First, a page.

What to consider when planning your retirement household budget


Supplementing your essential household expenses should always be at the top of your list when it comes to planning for your retirement.

But you may find that your regular expenses change in the years leading up to your retirement and when you finally finish working.

A good place to start is our family budget calculator. It won’t show you how your spending might change over time, but it will give you a calculation based on a time of your choosing (whether now or in the future).

Here are some additional things to consider when planning your retirement expenses.

Remember that everyone’s income and expenses will be different, so don’t take this as personal advice. If you are not at all sure, seek financial advice.

Your spending habits from Monday to Friday

The pandemic has taught us that working from home can save us money. That morning coffee or buying a sandwich for lunch might seem like small expenses, but they can all add up.

In 2020, the average cost of a regular latte was, for example, £ 2.63. Let’s say you have one every working day. Even halving the amount you have available will save you £ 341.90 per year. That’s a big part of the change.

What’s important with this example and others like it is that small purchases can add up to large amounts over time.

Of course, it’s nice to treat yourself to the things you love. But it’s always worth asking yourself what you’re happy to spend and see if you can save some savings that you can better use.

There are also travel costs. Whether you put £ 50 worth of fuel in the car every week or buy a travel card, the cost of the trip is a cost you will likely recoup some of when you retire. But how much you get back will of course depend on where you travel to when you retire. Maybe you’ll do more day trips that take you further than if you went to work.

Also consider how your household bills might change when you retire. If you worked from home during the pandemic, you probably turned on the heat more often and boiled the kettle more than usual during the work week. If you are more at home in retirement, this increase in counters may become more permanent.

Higher costs can be covered when you are working

Do you drive a company car? Perhaps you have private medical coverage, dental coverage, or life insurance covered by your workplace?

If you have benefits like these included in a workplace package, you will need to think about how you will cover them when you stop working.

In particular, we usually say that life insurance is a must-have. It only gets more expensive with age. So be sure to factor this into your budget when you retire.

Unexpected costs

When a big expense pops up unexpectedly while you are working, it will likely be less of a problem. It’s because you know you have another paycheck coming up next month.

When you retire, your income will most likely decline. It is therefore important to budget for emergencies. When you’re working, we think it’s a good idea to have three to six months of essential spending aside with easy-to-access cash. When you retire, it should instead be one to three years.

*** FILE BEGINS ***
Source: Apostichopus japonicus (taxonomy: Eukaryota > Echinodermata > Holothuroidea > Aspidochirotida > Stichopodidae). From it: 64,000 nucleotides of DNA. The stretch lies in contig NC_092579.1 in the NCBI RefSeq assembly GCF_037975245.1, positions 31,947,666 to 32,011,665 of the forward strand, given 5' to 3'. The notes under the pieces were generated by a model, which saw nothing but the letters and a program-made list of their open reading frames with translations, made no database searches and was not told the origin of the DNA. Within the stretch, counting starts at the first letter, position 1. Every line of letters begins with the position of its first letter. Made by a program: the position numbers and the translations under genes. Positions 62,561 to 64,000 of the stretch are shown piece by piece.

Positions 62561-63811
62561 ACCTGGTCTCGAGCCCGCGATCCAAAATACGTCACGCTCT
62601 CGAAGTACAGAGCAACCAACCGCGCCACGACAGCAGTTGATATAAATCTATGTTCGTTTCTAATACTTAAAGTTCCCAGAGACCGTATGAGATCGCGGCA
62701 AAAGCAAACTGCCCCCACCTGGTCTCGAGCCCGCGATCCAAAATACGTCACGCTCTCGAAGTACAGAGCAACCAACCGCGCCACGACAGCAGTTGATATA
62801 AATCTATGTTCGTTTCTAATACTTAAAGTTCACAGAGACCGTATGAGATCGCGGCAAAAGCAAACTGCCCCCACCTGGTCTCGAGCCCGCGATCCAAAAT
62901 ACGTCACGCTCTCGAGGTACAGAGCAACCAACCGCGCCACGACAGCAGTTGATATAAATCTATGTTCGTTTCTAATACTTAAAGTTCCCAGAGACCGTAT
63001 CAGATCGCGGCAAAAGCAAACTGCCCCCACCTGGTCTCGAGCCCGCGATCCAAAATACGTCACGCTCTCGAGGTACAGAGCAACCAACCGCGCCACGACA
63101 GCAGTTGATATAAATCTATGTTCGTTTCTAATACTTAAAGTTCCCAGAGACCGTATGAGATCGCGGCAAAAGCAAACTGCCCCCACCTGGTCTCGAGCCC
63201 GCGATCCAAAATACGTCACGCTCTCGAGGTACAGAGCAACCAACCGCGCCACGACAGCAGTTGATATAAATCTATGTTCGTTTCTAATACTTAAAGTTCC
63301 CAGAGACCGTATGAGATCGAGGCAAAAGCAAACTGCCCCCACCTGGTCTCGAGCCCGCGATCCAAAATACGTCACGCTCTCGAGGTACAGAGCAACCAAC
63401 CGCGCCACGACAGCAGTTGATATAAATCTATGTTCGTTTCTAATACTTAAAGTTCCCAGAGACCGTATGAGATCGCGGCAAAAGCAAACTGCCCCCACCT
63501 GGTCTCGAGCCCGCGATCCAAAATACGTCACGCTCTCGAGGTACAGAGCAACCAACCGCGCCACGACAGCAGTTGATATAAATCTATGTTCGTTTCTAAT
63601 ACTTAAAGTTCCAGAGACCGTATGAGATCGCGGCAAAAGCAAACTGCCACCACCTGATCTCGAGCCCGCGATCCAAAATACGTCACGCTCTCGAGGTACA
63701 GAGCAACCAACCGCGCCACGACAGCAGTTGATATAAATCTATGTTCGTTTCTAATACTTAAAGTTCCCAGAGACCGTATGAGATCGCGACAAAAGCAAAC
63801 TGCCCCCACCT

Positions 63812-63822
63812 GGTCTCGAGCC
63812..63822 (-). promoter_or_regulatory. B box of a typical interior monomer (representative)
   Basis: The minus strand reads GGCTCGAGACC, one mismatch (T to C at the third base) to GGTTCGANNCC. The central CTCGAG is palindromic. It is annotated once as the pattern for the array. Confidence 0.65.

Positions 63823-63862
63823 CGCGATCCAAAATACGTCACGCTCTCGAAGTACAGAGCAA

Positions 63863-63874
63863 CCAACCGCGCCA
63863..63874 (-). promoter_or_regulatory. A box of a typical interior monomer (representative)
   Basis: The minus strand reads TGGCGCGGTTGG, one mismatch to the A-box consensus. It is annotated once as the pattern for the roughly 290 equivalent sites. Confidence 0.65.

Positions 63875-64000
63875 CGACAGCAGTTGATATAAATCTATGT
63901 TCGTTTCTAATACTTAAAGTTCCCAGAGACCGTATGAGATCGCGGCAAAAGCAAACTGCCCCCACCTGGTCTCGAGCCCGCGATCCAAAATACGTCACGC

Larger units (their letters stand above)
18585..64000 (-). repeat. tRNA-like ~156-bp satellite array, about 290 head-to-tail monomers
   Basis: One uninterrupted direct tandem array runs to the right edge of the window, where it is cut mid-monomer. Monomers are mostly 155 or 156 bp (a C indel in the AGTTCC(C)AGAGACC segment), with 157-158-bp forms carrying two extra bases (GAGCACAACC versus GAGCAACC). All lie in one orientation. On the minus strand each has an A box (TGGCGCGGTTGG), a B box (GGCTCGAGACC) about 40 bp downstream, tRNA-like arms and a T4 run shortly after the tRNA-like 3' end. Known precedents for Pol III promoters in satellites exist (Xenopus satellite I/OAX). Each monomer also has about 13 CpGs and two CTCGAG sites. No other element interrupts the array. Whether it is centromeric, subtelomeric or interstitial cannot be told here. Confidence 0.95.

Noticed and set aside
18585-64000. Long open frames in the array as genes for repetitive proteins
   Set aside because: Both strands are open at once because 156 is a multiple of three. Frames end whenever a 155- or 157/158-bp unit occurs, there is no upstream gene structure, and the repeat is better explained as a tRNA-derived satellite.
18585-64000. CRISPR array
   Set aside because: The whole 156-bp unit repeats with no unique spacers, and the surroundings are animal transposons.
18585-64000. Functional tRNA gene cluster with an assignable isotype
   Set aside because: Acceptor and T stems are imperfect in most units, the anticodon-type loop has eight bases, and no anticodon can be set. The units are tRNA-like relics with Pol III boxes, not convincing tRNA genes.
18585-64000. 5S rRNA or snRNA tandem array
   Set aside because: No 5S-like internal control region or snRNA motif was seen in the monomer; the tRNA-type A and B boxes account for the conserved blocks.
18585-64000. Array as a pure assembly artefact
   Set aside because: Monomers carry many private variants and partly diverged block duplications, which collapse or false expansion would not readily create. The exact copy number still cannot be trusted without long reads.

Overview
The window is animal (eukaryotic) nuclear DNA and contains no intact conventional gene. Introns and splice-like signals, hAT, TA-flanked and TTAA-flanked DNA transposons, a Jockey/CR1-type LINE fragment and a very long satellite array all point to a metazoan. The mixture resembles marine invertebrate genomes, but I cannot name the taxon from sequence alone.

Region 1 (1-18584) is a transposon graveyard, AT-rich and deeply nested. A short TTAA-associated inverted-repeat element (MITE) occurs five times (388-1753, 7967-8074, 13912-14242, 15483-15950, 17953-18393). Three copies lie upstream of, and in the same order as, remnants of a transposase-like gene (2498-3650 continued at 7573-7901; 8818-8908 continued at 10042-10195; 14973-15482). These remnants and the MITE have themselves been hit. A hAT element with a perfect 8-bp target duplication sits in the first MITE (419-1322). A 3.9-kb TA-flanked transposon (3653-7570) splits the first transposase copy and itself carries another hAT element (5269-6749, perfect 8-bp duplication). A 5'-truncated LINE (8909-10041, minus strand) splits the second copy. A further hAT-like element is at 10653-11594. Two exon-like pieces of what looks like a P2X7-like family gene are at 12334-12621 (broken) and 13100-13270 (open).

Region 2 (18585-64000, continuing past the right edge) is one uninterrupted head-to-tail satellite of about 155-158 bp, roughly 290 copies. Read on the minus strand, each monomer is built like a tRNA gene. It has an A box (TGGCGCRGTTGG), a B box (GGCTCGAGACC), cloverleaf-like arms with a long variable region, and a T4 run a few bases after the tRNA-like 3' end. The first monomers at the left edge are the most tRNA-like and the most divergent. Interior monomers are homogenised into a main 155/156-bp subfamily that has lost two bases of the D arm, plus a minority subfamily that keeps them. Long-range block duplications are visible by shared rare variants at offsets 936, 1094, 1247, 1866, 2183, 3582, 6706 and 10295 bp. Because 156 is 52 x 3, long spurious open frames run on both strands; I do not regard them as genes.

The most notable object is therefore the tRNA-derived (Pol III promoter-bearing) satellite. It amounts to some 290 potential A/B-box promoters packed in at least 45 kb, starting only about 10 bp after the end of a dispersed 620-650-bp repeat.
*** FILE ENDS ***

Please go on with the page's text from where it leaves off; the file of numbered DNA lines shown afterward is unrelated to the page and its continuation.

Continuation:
You can also choose to use some or all of your annuity to purchase an annuity in order to have more regular income to help pay for these unforeseen costs. But this should not be a substitute for an emergency cash reserve.

The government’s free and impartial Pension Wise service is a good starting point to help you understand your retirement options.

Lifestyle changes

You might find that you save money by not going to work. But that doesn’t mean you’ll have more disposable income if your retirement income is less than your working salary.

So, once you’ve covered all the essentials, how much money will you need to have fun?

This is the exciting part of planning for retirement. Whether you dream of traveling more, making one big purchase, or a series of small purchases, knowing how much you’ll need to achieve those goals and when is crucial.

Be sure to calculate if your retirement lifestyle will be more expensive than your work lifestyle. And most importantly, if you’ll have enough in your pocket to live it off after you’ve paid all of your bills.

For larger expenses like luxury travel, it can be helpful to make a schedule of what you want to do and when. But don’t forget the lower-cost activities like eating out more regularly, day trips, subscriptions to leisure activities, etc.

Will it be a net gain or a net loss?

This is the big question. And a question that is not easy to answer because there is a lot to consider.

Budgeting is the perfect place to start planning for your retirement, but it’s only the tip of the iceberg. You will also need to think about:

  • Your retirement income options in retirement
  • Effectively use your tax breaks
  • How you will pay for care later in life
  • What to do to pass on your heritage

Financial advice can help you budget, plan your expenses, and help you understand all of your options.

It can be a good idea to take advice a few years before you retire. This can give you time to adjust your strategy if you need to and retire on your terms.

Learn more about retirement planning advice

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